When you're the editor at an Internet startup, days go by that follow a routine. It's all about the internal stuff. Playing with headlines to get better search engine optimization. Restructuring stories to make them easier to read online. Examining the look of the latest emoticons, avatars or landing page redesign. All worthwhile stuff, to be sure. But given my traditional news background, occasionally I miss the excitement of a good, old-fashioned breaking story.
And then one day, when you're out of the office at a daylong conference about startups, the fun happens without you. Your Blackberry gets tied up with e-mails about your content getting picked up by another news organization -- or two.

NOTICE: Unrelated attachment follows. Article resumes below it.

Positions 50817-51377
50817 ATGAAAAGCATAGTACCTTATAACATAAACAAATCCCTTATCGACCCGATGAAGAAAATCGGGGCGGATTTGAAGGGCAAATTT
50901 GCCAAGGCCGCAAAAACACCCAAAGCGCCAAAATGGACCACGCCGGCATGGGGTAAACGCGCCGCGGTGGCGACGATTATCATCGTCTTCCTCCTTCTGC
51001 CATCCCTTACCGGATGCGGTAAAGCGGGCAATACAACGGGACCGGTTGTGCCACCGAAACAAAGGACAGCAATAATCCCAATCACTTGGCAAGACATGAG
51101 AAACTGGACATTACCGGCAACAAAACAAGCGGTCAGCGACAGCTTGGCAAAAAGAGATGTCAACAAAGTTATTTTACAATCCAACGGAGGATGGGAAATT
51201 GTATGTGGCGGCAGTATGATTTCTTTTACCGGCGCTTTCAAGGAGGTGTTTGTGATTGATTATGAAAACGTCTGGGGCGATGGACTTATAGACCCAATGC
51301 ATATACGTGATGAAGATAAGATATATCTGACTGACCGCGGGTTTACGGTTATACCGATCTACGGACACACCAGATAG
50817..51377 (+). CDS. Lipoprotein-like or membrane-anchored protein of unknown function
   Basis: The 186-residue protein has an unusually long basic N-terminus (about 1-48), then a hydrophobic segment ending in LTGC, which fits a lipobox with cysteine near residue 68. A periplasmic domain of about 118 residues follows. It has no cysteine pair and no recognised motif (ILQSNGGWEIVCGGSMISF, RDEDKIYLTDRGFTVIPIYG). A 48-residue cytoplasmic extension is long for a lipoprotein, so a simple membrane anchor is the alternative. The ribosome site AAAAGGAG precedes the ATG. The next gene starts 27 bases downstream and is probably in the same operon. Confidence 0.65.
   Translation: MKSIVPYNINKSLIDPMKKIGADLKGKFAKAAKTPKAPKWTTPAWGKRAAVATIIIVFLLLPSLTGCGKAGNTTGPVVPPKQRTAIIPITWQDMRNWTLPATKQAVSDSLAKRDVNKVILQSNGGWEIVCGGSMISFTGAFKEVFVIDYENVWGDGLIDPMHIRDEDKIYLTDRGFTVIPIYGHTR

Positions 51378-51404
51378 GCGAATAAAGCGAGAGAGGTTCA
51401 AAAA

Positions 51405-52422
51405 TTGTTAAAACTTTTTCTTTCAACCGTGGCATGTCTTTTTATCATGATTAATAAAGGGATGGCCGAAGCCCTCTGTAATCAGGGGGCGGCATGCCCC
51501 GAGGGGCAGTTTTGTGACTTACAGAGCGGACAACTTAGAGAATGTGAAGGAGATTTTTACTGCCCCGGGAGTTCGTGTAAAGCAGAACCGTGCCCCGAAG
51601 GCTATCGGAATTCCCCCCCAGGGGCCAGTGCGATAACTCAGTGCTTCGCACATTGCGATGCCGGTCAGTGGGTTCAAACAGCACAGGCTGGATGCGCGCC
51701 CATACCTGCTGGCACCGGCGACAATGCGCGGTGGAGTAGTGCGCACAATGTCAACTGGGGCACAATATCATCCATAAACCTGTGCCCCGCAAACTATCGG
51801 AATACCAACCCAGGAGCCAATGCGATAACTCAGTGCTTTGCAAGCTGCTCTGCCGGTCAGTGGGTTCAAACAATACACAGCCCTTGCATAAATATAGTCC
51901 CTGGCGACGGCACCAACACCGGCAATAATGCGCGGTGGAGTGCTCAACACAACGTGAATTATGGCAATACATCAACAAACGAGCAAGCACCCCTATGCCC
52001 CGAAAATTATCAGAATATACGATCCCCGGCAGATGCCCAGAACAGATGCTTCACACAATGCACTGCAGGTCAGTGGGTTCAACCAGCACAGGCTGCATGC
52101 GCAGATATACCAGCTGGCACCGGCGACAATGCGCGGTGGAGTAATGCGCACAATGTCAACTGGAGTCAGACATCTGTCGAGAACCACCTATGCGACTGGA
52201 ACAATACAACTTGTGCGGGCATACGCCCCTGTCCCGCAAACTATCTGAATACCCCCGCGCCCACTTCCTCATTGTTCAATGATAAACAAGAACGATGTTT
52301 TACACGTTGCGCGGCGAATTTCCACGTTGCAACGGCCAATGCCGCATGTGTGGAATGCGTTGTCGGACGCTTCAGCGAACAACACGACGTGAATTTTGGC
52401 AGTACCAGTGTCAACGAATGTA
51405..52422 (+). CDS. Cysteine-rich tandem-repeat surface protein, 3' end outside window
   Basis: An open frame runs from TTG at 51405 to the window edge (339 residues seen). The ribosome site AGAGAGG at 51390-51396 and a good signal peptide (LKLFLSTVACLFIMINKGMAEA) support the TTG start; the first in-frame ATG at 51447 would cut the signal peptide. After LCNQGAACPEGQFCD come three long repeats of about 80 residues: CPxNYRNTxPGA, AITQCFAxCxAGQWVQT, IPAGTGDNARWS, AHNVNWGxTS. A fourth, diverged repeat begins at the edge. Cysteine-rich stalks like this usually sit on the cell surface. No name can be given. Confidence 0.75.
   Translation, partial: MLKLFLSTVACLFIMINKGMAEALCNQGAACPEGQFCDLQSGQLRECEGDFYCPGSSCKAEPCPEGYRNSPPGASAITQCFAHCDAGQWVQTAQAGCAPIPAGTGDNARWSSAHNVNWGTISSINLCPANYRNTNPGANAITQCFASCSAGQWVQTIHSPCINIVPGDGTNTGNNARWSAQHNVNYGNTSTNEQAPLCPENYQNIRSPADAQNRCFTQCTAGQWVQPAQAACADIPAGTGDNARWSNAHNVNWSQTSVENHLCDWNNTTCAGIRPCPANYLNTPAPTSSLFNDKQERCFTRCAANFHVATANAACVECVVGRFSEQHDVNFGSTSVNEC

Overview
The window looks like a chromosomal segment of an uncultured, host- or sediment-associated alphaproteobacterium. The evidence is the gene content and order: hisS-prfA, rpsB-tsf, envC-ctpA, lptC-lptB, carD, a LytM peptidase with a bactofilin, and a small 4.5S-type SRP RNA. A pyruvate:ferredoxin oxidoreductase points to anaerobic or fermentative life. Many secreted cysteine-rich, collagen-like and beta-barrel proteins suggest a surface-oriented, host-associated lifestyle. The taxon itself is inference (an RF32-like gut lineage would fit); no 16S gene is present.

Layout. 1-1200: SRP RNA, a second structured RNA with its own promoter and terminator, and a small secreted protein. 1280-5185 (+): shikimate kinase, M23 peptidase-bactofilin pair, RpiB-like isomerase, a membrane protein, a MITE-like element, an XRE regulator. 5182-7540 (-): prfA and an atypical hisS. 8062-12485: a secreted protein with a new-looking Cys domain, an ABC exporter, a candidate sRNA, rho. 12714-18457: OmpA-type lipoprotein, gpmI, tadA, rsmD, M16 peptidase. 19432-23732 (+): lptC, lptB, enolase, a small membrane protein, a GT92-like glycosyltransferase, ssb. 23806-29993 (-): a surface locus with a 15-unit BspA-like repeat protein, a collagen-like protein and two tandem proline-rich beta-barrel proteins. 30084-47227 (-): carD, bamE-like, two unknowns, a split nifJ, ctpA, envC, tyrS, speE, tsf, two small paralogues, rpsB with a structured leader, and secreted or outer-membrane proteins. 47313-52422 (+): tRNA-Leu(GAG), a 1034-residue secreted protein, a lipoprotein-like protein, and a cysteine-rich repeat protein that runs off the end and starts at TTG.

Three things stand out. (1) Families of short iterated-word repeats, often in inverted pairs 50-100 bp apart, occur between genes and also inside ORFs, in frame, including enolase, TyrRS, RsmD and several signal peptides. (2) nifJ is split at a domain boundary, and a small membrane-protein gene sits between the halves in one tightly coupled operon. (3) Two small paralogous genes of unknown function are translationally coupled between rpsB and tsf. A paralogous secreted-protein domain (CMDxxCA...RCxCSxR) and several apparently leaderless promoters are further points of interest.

You find out a blogger from the Seattle Post Intelligencer has picked up a story about how baseball can help your relationship. Or Yahoo's women's site, Shine, quotes the same story. Or that msn.com has highlighted your news story about how the mortgage crisis may be adding to the divorce rate. And then U.S. News and World Report picks up the story the same day.
These are the days when you know, despite the daily routine, you're doing something right with the content. And you remember what a kick working on a good news story can really be.